Is a Sequel More than a Name: The Curious Case of Rage 2

Is a Sequel More than a Name: The Curious Case of Rage 2

STARTING SCREEN | If an IP dies in the woods, should a publisher still slap a 2 on it?

Starting Screen is the USgamer staff's weekly column. Check back every Monday as we share our thoughts on the news as well as our favorite game music, movies at the box office, and more.

Today, the not-so-secret Rage 2 was revealed by Bethesda. It wouldn't be surprising if the big Walmart leak that hit last week forced the company's hand a bit, probably banking on a shocking E3 reveal. Tomorrow we'll get a look at the gameplay beyond the shiny live action reveal we saw today—and from what we know so far, it's an open world FPS from id Software and Mad Max and Just Cause developers Avalanche Studios.

Tonally, Rage 2 already looks very different from its predecessor. Folks are already comparing it to Borderlands and Mad Max, like the two creative properties had a baby with weird facial tattoos and post-apocalyptic swagger. It's a more lively tone than the original Rage, which released way back in 2011. The original Rage subscribed to an all-beige everything color palette, wherein Rage 2 is embracing a neon pink to clash against its otherwise muted scheme.

Reactions to the brief trailer, which again has no inkling of the actual gameplay, seems mixed judging from social media. The trailer, some are speculating, gives off multiplayer vibes with the magnitude of wild characters shown. Given that the first Rage also had multiplayer modes, it wouldn't be completely surprising to see similar versions return. Some fans are even hoping that a battle royale-type mode could make an appearance. Of course, these are all just hopes and dreams, with nothing concrete leaking through yet.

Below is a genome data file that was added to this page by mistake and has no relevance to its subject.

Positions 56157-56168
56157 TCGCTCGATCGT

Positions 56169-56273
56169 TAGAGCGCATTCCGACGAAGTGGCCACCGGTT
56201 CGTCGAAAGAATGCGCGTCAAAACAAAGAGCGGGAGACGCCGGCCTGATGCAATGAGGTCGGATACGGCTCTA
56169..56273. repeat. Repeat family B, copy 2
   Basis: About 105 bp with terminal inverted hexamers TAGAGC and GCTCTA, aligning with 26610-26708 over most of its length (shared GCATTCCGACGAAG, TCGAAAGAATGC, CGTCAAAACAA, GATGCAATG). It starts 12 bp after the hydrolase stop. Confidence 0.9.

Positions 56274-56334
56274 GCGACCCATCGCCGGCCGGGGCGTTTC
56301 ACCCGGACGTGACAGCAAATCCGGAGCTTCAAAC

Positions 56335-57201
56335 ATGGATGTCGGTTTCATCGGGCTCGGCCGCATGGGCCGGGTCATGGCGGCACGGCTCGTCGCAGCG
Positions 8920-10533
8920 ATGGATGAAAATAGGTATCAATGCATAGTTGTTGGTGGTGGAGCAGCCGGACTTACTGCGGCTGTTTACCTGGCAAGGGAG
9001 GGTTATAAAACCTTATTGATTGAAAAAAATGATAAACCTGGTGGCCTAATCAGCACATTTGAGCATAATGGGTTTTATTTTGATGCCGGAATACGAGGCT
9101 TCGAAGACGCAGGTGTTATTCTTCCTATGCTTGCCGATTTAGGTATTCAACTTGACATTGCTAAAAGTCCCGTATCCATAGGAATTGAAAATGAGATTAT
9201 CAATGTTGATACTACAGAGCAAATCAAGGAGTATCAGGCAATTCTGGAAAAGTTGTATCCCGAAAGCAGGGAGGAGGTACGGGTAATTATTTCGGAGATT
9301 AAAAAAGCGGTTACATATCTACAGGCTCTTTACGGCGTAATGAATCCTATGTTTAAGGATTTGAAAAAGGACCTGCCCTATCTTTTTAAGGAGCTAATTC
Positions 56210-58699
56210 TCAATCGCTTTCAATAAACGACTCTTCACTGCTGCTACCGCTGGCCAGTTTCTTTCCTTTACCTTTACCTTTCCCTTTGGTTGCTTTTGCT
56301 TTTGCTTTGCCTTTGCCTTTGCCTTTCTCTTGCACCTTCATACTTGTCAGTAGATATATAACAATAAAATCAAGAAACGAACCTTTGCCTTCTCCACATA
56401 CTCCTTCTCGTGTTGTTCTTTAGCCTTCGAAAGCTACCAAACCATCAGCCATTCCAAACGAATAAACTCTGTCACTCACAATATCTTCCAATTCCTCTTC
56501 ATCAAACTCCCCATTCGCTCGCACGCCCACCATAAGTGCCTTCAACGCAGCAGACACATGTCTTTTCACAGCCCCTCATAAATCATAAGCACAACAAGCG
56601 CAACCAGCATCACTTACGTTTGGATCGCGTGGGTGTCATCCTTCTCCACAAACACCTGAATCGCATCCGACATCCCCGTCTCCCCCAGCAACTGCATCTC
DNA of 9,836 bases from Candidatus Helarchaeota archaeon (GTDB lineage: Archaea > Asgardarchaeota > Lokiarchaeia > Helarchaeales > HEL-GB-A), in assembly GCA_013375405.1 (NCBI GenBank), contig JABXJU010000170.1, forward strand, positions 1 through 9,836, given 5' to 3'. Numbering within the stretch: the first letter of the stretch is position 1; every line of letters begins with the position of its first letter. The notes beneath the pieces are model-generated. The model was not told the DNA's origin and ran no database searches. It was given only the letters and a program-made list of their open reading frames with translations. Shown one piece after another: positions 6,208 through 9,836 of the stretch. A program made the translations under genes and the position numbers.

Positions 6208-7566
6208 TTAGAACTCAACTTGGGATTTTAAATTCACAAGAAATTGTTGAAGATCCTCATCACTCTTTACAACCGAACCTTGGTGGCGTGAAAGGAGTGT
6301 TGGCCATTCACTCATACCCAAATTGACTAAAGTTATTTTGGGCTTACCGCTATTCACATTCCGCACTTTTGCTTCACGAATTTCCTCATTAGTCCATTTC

On Bethesda's website, the game is described as "a dystopian world devoid of society, law, and order. Rage 2 brings together a true open world FPS experience where you can go anywhere, shoot anything, and explode everything." With Avalanche Studios, the team behind the wacky antics of the Just Cause series, the "explode everything" portion of that description reads like a perfect match for the studio. With id Software's obvious knack for first-person shooters, Rage 2 has a solid chance to be a roaring good time.

But is that true to the first Rage? A sequel that seems almost completely unlike its predecessor is nothing new for video game sequels and reboots, or even for publisher Bethesda. Last year in fact, Bethesda released Prey, a reimagining of the original Prey from 2006 from Human Head Studios. Before that, Square Enix rebooted Thief under a new creative eye. The only similarity for Prey was basically in the name, with Bethesda inheriting the rights to it. The 2017 Prey, from Dishonored developers Arkane Studios, was a first-person shooter with Metroidvania elements, giving players an eerie space station to explore.

One of the many teasers for Rage 2's official reveal today.

And yet, while what I played of Prey was an endearing spin on the "you-can-pick-up-shit" subgenre of FPS (aka "immersive sims"), I wished it didn't have the Prey name at all. It only held it back to comparisons and more "what if" questions, like "what if Prey was actually more tied into its predecessor after all?" Considering the game's known lackluster sales, I wonder if a fresh different name not tethered to an old IP would have actually helped it rather than hurt it. With the Rage 2 reveal and how dissimilar its vibe is compared to its grittier predecessor, I can't help but wonder if it will fall into the same trap, especially with a rumored Borderlands 3 right around the corner. (Although, Rage 2 still carries at least a mild-aesthetic similarity.)